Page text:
ACCC taking LG to court for misleading consumers
FYI, this story is more than a year old
The ACCC is taking LG Electronics Australia to court for allegedly making ‘false or misleading representations’ to consumers about their rights in regards to faulty products.
The consumer watchdog alleges LG misrepresented a number of things in relation to complaints about defects with its televisions, including that, consumers had to pay the cost of assesment and labour if the defect occurred after the LG manufacturer’s warranty had expired. The ACCC says LG claimed it had no further obligations and any step it took in relation to the televisions was ‘an act of goodwill’.
Rod Sims, ACCC chairman, says products come with a consumer guarantee under the Australian Consumer Law that they will be of acceptable quality.
“This guarantee is in addition to any express manufacturer’s warranty,” Sims notes.
“Although the manufacturer’s warranty only applies for a specific period of time, consumers will often still be entitled under the consumer guarantee to a repair, refund or replacement after the manufacturer’s warranty ends,” Sims says.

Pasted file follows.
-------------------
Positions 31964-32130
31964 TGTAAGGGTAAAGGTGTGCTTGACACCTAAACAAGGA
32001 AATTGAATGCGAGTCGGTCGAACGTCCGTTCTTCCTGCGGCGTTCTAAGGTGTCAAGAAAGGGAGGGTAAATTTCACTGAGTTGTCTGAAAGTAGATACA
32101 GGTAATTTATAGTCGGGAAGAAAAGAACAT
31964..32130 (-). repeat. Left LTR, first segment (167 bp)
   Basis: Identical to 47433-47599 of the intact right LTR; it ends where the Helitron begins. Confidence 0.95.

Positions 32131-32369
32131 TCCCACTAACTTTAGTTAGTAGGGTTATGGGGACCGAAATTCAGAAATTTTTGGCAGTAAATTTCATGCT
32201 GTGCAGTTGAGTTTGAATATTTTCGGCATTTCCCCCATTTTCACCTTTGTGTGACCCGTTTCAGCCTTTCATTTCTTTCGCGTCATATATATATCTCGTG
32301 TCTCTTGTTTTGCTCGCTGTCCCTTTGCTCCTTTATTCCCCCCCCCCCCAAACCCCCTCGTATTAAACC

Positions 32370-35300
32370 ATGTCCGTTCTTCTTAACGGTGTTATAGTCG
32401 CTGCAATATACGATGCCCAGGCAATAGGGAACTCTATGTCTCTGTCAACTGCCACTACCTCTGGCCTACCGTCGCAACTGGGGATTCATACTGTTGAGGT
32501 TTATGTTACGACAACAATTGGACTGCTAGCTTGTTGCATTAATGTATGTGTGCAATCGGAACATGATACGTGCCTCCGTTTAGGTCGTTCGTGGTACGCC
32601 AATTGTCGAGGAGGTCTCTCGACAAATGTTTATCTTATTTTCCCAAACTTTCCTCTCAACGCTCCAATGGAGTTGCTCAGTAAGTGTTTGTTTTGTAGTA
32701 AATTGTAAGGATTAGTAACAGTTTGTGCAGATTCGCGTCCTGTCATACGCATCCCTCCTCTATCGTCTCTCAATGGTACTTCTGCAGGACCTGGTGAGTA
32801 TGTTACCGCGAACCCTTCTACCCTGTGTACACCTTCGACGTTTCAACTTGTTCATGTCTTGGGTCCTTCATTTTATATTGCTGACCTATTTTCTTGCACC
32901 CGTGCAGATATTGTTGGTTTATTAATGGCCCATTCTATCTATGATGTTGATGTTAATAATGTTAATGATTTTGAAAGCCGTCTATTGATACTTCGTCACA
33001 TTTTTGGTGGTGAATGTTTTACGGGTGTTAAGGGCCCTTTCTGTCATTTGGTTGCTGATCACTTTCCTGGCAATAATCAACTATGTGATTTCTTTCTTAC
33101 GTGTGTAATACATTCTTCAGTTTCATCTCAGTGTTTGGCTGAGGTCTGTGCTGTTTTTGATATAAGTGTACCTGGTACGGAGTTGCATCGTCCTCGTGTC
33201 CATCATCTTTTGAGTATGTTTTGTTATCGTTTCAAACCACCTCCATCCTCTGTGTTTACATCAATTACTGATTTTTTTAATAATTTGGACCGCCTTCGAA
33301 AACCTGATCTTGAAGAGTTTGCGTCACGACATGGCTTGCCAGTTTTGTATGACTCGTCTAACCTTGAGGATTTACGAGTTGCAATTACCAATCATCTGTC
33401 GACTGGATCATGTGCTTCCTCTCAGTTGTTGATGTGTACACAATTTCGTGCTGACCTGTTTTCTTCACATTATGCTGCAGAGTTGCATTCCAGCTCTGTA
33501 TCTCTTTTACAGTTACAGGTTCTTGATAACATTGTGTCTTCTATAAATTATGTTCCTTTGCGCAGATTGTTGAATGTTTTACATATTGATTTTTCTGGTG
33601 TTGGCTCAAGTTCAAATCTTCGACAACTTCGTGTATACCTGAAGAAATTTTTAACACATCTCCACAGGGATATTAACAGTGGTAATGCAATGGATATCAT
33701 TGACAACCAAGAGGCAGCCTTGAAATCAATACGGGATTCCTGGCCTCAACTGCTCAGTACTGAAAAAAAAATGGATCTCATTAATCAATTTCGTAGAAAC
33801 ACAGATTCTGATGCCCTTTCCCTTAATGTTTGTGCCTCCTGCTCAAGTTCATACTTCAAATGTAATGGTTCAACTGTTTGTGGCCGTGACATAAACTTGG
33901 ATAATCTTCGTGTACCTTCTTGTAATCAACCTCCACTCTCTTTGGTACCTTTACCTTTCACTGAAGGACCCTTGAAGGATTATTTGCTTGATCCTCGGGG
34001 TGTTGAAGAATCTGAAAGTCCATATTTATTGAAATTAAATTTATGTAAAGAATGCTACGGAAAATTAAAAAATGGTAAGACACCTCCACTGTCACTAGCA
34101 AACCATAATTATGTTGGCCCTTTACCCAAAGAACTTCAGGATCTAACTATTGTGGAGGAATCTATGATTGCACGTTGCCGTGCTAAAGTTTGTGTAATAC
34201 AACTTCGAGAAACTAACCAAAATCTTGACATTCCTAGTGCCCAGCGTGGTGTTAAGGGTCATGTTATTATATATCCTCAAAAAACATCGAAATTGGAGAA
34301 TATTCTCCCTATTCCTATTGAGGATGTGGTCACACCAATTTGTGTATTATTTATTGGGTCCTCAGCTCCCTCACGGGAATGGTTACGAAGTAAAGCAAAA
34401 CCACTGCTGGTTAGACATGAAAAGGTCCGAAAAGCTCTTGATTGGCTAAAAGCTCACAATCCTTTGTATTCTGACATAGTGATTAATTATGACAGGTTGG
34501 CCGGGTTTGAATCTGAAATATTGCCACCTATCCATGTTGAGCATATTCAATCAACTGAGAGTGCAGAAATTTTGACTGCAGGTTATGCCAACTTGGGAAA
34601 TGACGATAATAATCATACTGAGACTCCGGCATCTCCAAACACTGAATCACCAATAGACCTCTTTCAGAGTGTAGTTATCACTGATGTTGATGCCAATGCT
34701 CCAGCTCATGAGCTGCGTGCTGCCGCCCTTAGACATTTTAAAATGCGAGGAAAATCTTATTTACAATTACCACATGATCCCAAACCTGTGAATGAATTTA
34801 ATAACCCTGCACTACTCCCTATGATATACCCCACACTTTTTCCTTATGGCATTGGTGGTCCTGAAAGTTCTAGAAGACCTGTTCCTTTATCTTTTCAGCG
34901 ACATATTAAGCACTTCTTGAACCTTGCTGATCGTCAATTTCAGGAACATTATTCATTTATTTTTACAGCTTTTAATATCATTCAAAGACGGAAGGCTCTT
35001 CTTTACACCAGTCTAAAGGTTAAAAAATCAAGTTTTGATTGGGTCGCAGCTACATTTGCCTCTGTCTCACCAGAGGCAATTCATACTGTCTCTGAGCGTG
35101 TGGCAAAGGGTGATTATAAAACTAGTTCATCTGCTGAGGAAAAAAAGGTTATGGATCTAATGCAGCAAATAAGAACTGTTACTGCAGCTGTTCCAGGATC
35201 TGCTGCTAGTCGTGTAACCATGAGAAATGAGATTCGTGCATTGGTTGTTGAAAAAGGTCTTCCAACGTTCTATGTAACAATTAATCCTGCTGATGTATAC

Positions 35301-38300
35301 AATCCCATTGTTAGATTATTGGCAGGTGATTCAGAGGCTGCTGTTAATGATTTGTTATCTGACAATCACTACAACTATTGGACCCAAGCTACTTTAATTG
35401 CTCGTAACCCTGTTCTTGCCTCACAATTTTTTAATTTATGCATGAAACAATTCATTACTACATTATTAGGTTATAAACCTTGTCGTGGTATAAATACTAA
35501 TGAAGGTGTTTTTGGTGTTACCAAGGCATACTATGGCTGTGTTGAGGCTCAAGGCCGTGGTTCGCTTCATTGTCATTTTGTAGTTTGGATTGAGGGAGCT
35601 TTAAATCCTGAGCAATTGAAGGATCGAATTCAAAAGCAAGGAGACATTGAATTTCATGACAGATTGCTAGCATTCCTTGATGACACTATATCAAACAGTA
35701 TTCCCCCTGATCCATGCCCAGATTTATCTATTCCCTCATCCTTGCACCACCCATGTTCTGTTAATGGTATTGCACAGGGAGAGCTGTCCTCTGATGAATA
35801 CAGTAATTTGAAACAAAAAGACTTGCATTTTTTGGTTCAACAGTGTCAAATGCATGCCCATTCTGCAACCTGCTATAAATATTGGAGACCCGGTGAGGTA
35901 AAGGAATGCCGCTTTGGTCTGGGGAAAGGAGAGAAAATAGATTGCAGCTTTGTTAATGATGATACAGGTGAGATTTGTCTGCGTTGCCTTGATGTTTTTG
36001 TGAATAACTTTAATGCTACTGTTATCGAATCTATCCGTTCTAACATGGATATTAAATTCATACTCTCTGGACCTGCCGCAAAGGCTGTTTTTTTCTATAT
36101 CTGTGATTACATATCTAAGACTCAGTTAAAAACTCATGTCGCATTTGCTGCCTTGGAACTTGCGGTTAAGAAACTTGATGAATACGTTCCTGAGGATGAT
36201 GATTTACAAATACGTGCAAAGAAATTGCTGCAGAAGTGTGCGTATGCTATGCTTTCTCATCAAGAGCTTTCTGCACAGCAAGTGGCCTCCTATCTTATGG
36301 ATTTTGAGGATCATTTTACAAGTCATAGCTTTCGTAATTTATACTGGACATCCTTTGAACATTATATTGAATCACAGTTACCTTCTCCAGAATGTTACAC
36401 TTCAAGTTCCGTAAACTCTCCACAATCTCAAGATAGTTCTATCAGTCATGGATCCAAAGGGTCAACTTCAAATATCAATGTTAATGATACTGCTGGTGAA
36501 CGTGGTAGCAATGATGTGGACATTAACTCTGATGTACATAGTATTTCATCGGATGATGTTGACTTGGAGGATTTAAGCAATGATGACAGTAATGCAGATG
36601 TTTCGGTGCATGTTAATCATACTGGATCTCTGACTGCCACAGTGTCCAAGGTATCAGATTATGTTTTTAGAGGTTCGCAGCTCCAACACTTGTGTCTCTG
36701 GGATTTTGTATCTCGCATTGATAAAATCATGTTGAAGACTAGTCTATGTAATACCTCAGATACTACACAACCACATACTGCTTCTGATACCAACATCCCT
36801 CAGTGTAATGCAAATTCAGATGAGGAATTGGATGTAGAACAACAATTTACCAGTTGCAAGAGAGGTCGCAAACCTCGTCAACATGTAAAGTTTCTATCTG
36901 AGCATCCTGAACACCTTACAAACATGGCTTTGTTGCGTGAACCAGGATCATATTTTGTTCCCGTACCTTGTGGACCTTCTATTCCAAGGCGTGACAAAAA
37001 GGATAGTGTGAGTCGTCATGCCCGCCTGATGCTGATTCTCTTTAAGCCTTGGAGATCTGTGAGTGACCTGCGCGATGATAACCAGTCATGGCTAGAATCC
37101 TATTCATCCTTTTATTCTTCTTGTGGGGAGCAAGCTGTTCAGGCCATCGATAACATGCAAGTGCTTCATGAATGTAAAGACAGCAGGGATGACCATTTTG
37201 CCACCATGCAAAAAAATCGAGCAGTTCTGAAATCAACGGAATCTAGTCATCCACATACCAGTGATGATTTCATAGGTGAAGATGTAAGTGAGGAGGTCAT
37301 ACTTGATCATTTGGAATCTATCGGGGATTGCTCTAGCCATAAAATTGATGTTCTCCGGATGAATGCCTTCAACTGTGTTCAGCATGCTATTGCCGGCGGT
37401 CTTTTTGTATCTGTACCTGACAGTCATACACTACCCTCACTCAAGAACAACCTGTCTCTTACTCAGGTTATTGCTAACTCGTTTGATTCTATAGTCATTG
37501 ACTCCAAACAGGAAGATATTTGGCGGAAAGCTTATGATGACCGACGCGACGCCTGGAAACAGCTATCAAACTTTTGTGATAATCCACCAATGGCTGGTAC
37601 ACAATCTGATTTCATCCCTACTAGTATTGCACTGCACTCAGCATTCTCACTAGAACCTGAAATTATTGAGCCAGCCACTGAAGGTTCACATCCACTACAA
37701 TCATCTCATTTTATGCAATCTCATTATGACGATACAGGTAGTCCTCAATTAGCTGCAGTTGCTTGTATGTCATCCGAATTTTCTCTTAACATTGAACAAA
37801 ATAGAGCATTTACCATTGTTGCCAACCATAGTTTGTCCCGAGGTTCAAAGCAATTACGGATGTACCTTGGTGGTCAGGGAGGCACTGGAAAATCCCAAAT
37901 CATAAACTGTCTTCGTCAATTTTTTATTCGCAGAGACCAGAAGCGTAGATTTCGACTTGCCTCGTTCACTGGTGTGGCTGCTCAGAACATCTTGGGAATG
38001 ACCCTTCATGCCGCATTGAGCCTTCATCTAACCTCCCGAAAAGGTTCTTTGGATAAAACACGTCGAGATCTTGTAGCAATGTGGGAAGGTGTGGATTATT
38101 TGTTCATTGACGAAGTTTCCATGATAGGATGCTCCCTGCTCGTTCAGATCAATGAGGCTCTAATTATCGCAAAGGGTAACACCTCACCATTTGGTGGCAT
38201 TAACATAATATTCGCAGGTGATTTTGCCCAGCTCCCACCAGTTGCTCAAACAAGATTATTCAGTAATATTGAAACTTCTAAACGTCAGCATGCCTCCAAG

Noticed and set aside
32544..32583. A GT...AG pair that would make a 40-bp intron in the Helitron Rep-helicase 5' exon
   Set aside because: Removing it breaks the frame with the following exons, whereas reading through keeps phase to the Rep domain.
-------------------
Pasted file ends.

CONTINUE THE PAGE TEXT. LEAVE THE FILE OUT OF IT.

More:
The ACCC is also alleging consumers were told they were only entitled to have the television reparied, and not a refund or replacement.
The current action isn’t the first time LG has run foul of the ACCC.
In 2006 the watchdog took court action against the company for misleading or deceptive conduct with respect to the existence and duration of stautory warranties, with the Federal Court finding in favour of the ACCC.
LG was ordered to refrain from making similar representations in future, along with being required to upgrade its trade practices compliance program, and pay ACCC costs, among other things.
The ACCC says LG provided it with three separate undertakings – in 2005, 2006 and 2010 – relating to allegations of misleading or deceptive conduct.
“The ACCC will not hesitate to take appropriate action against manufacturers who misrepresent consumers’ rights and remedies for defective products under the Australian Consumer Law,” Sims says.
“The Australian Parliament has conferred these important rights on consumers, and these rights should not be undermined by misrepresentations.”
The ACCC is seeking declarations, injunctions, pecuniary penalties, corrective notices, a trade practices compliance program and costs in the current action which is due to be heard in the Federal Court in Melbourne in early February.
LG has declined to comment on the current action given that it is now before the courts.